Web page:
DEARBORN SELECT MASTER FUND, SPC − WINTON SEGREGATED PORTFOLIO NOTES TO FINANCIAL STATEMENTS NOTE 1. ORGANIZATION AND SIGNIFICANT ACCOUNTING POLICIES Organization: Dearborn Select Master Fund, SPC (the ‘‘Master Fund’’) was formed in April 2006 and is an exempt segregated portfolio company with limited liability incorporated under the Companies Law (2004 Revision) of the Cayman Islands. The Master Fund commenced operations on June 16, 2006. The Master Fund’s strategy is to achieve capital appreciation of its assets through the investment and speculative trading of futures contracts, options on futures contracts, foreign currency and forward contracts, swaps and derivative contracts by independent trading advisors. The Master Fund offers shares of various segregated portfolios, each of which may use different investment trading methods and strategies as well as different products. Dearborn Capital Management, L.L.C. (the ‘‘Investment Manager’’) serves as investment manager and manages the Master Fund’s assets pursuant to its trading methods and strategies. Winton Segregated Portfolio is a segregated portfolio of the Master Fund and commenced operations on June 1, 2007. At December 31, 2008 the Master Fund had no shareholders. At December 31, 2007, Winton Segregated Portfolio had two shareholders, Dearborn Select Fund, Limited Partnership (‘‘Dearborn Select’’) and Grant Park Futures Fund Limited Partnership (‘‘Grant Park’’). The Investment Manager allocated to the Winton Segregated Portfolio which traded in accordance with Winton’s Diversified Program. The investment technique of Winton’s Diversified Program consists of trading a portfolio of more than 100 futures and forward contracts on major commodity exchanges and forward markets worldwide, employing a computerized, technical, trend-following trading system developed by its principals. Significant accounting policies are as follows: Use of estimates: The preparation of financial statements in conformity with generally accepted accounting principles requires management to make estimates and assumptions that affect the amounts of assets and liabilities and disclosure of contingent assets and liabilities at the date of the financial statements and the reported amounts of revenue and expenses during the reporting period. Actual results could differ from those estimates. Cash and cash equivalents: Cash and cash equivalents include cash and short-term investments in interest-bearing demand deposits with banks with maturities of three months or less. Winton Segregated Portfolio maintains deposits with high quality financial institutions in amounts that are in excess of federally insured limits; however, Winton Segregated Portfolio does not believe it is exposed to any significant credit risk. Revenue recognition: Futures, options on futures, and forward contracts are recorded on a trade date basis and realized gains or losses are recognized when contracts are liquidated. Unrealized gains or losses on open contracts (the difference between contract trade price and market price) are reported in the statement of financial condition as a net unrealized gain or loss, as there exists a right of offset of unrealized gains or losses in accordance with Financial Accounting Standards Board (‘‘FASB’’) Interpretation No. 39, Offsetting of Amounts Related to Certain Contracts. Any change in net unrealized gain or loss from the preceding period is reported in the statement of operations. Recently adopted accounting pronouncements: In September 2006, the FASB issued Statement of Financial Accounting Standards No. 157, Fair Value Measurements (‘‘SFAS No. 157’’). SFAS No. 157 defines fair value, establishes a framework for measuring fair value and expands disclosures about fair value measurement and also emphasizes that fair value is a market-based measurement, not an entity-specific measurement. SFAS No. 157 is effective for fiscal years beginning after November 15, 2007, except for nonfinancial assets and nonfinancial liabilities that are recognized or disclosed at fair value in the financial statements on a nonrecurring basis for which delayed application is permitted until fiscal years beginning after November 15, 2008. The adoption of SFAS No. 157 was effective for Winton Segregated Portfolio on January 1, 2008, and did not impact Winton Segregated Portfolio’s financial position, results of operations or cash flows. 148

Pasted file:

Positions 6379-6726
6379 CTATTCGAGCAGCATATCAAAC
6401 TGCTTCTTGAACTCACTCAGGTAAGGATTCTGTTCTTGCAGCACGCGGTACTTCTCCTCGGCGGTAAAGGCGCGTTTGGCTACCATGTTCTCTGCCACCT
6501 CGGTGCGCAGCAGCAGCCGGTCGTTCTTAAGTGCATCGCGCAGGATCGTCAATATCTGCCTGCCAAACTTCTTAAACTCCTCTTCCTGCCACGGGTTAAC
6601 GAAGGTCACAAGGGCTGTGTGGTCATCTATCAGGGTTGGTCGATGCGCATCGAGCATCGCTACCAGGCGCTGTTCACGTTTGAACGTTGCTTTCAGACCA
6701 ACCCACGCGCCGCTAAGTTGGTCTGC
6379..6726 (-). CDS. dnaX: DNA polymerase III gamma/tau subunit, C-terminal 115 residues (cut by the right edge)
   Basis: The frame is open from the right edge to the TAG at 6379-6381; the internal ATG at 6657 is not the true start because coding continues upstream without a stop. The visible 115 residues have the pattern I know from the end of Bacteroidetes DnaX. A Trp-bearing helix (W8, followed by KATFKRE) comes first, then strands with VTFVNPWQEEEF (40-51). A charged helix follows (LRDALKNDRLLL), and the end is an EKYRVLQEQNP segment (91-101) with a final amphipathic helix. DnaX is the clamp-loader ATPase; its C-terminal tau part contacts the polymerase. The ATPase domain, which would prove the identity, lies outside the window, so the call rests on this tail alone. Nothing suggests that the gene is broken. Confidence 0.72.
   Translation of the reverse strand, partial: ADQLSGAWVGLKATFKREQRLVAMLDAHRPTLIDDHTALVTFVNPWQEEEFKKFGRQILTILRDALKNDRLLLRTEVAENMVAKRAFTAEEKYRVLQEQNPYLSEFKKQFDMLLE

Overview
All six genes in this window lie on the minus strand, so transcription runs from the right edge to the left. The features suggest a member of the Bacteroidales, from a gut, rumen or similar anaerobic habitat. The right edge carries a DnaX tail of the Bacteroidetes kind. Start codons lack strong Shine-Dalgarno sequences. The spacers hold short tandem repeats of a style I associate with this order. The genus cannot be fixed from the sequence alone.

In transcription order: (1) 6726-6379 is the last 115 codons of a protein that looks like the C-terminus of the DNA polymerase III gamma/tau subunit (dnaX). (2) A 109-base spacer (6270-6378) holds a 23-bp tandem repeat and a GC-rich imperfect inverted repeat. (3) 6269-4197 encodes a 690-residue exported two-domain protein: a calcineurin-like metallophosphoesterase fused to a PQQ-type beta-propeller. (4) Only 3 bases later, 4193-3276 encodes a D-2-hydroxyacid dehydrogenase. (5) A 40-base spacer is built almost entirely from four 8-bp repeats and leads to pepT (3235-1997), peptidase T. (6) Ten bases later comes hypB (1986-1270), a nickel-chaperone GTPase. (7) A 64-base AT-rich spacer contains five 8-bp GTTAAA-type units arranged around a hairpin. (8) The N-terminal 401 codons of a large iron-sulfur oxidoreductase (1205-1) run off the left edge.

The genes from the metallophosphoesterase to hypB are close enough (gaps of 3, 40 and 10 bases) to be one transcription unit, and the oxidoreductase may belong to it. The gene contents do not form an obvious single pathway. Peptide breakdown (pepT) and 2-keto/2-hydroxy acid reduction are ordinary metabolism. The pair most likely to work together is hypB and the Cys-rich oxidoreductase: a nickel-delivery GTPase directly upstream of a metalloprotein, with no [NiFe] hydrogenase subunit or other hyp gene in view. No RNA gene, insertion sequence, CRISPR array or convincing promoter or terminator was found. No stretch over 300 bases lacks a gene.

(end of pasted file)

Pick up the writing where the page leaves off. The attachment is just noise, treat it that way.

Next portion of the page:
DEARBORN SELECT MASTER FUND, SPC − WINTON SEGREGATED PORTFOLIO NOTES TO FINANCIAL STATEMENTS NOTE 1. ORGANIZATION AND SIGNIFICANT ACCOUNTING POLICIES − (continued) SFAS No. 157 defines fair value as the price that would be received to sell an asset or paid to transfer a liability in an orderly transaction between market participants at the measurement date and sets out a fair value hierarchy. The fair value hierarchy gives the highest priority to quoted prices in active markets for identical assets or liabilities (Level 1) and the lowest priority to unobservable inputs (Level 3). Inputs are broadly defined under SFAS 157 as assumptions market participants would use in pricing an asset or liability. The three levels of the fair value hierarchy under SFAS 157 are described below: Level 1. Unadjusted quoted prices in active markets for identical assets or liabilities that the reporting entity has the ability to access at the measurement date. Level 2. Inputs other than quoted prices within Level 1 that are observable for the asset or liability, either directly or indirectly. A significant adjustment to a Level 2 input could result in the Level 2 measurement becoming a Level 3 measurement. Level 3. Inputs are unobservable for the asset or liability. The following section describes the valuation techniques used by Winton Segregated Portfolio to measure different financial instruments at fair value and includes the level within the fair value hierarchy in which the financial instrument is categorized. Fair value of exchange-traded contracts is based upon exchange settlement prices. U.S. Government securities, Government-sponsored enterprises and commercial paper are stated at cost plus accrued interest, which approximates fair value. These financial instruments are classified in Level 1 of the fair value hierarchy. Certificates of deposit are stated at cost plus accrued interest, which approximates fair value. These financial instruments are classified in Level 2 of the fair value hierarchy. The following table presents Winton Segregated Portfolio’s fair value hierarchy for those assets and liabilities measured at fair value on a recurring basis as of December 31, 2008: Assets